Those learnings with Real3D (a pirated copy so no manual - harsh!) led me to introduce myself to 3D Studio Max years later, and this is too why I don't like Imagine or Maya I don't like the newer versions but the ones I started with reminded me a lot of Real3D. Why you hate it so much? Curious.


Basically, I owe my career to the Amiga in quite a big extent. I always say this. I guess it's another reason why I try to keep using it in my work today.
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Old 30 December 2011, 16:57   #9
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Great story. One than many of us can probably share to some degree.

I wish I'd have used the Amiga more as a springboard into the music world rather than bemoaning it's limits at the time and the desire to work in a package more industry standard. Looking back I could have easily worked around the limitations more creatively.

Just think of the amount of careers kickstarted by the Amiga, not to mention the C64 and Spectrum. I think the Raspberry Pi (http://www.raspberrypi.org/) crew are trying to do much the same with their new venture, recreate that back bedroom culture that's lacking now.
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Old 31 December 2011, 16:03   #10
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Quote:
Originally Posted by Akira View Post
Those learnings with Real3D (a pirated copy so no manual - harsh!) led me to introduce myself to 3D Studio Max years later, and this is too why I don't like Imagine or Maya I don't like the newer versions but the ones I started with reminded me a lot of Real3D. Why you hate it so much? Curious.
For reasons as stated above regarding it's clunky interface

Quote:
I think the Raspberry Pi (http://www.raspberrypi.org/) crew are trying to do much the same with their new venture, recreate that back bedroom culture that's lacking now.
I'm following that with HUGE interest. mainly as a cheap video streamer as my modded xbox original with XBMC is no longer updated and getting old. Also, seeing the press etc keeps making me want to play Elite II :P
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Old 11 June 2015, 10:53   #11
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Floppy disk

Love this story

I found this thread because I wanted to find out when the Real 3D cover disk was released. Right now (Literally these last few days & right now), I'm in the process of salvaging & converting my DPaint, Vista, Real 3D, Cinema 4D, PPaint & Photogenics creations from my younger years. These start from something like the age of 12 or 13.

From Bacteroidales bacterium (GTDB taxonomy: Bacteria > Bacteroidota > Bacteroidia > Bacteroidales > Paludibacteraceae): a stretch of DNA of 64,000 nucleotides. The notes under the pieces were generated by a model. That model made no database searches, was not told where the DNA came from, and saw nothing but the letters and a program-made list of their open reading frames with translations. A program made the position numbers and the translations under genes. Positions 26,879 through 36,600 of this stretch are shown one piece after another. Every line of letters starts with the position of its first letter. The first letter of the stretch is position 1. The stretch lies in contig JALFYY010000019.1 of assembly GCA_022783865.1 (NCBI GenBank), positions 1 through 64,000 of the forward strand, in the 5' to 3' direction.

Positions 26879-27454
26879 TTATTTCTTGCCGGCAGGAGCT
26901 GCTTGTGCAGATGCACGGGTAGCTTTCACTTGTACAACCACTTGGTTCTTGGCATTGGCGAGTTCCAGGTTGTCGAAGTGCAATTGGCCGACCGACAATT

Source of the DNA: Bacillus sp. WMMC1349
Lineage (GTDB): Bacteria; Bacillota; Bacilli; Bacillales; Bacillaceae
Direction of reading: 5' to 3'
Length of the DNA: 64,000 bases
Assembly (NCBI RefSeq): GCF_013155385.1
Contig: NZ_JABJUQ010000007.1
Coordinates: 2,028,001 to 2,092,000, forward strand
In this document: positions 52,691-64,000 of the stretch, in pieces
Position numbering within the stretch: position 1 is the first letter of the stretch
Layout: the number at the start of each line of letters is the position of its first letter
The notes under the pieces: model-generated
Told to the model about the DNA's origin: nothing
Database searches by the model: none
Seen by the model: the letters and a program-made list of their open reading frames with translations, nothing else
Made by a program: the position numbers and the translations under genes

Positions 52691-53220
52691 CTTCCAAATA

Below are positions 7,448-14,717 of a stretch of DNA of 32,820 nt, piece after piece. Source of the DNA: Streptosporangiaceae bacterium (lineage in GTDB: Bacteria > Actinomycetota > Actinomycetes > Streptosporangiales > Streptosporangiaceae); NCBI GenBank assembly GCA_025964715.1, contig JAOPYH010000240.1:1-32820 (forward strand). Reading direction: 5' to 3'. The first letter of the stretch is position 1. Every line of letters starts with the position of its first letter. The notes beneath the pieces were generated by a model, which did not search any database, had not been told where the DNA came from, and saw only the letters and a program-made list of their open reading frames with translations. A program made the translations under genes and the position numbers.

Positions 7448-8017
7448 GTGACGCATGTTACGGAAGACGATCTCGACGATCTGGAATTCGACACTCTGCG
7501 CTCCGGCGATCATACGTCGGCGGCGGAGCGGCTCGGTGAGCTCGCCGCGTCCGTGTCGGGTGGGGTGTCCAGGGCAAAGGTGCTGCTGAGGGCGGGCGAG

I've even (Already done this part) managed to playback my spectrum tapes into an emulator & save my Artist II creations from the depths of history. Getting that to work blew my mind. These very old cassettes tucked away in a box in the loft could have faded forever & i literally jumped out of my seat as I could see the image drawing while it loaded. These pics are from around the age of 11.

Looking over my pics & anims make me wish I'd sent them to game developers. Who knows where they may have lead.
 
Old 11 June 2015, 18:21   #12
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Quote:
Originally Posted by RussDCA View Post
Love this story

I found this thread because I wanted to find out when the Real 3D cover disk was released. Right now (Literally these last few days & right now)...
I have this this disk in my hand, it was Amiga Format Disk 77a.
"Complete version 1.4 Four disks in one"
I also have the little book that it came with.
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Old 11 June 2015, 23:30   #13
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£5 per month pocket money in November 1995 ?!?!
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Old 14 February 2018, 02:32   #14
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Sorry to bump this thread, but this story very remind me of my story.

First steps - Real 3D , but I had a bit more luck then you guys (Akira and diablothe2nd), I did it with A1200, not A600 (though, in 1997, perhaps much later then you).
I remember (my first animation), I have created some weird blobby mesh, animated it from point A to B to C (and of course, some (cheap looking) rotation on local axis ), then I went to some of my first drinking party. After I got home (drunk), looked at it, and thought "Wow... so this is how is done"?
The world is mine!
Then I've tried with letters... created few more renders... when I created animation of letters came into a screen (this time, in a little bit more cool way), that got me a job at a first local TV station.
In an unfortunate switch from PC to Amiga, a switched from Real 3D to 3DS Max, and it didn't hurted much. Although, 3DS Max is getting worse every year (different subject).

So, right now, I am doing an vfx with Max, After... etc... but all started with Amiga 1200, Real 3D, and one of my first drinking days.
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Old 13 March 2018, 13:46   #15
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This is a great thread. So many great stories of how people's careers spawned from a coverdisk! From small acorns great oak trees grow.

I remember Amiga Format magazine giving away Imagine on a coverdisk (53a, if you're interested) and I was so blown away that I took the offer to upgrade to Imagine 2, then 3, then 4 (which was also included on a CU Amiga Super CD I think).

I borrowed my mate's unused A500 (he was at university) and bought a 2nd hand A600 to compliment my expanded A500 and set up a render farm, creating 3D graphics and stings for local photographers and videomakers. The output wasn't broadcast standard, but it was good enough - particularly for the price I was asking!! I did that for nearly a year - until PCs just started doing it better... and quicker. But it funded my A1200!

Now I'm an ITIL Incident Manager and nothing to do with computer graphics at all. My side-line as a musician involves Cubase on a Mac, although, I could always find a way of incroporating Octamed somewhere...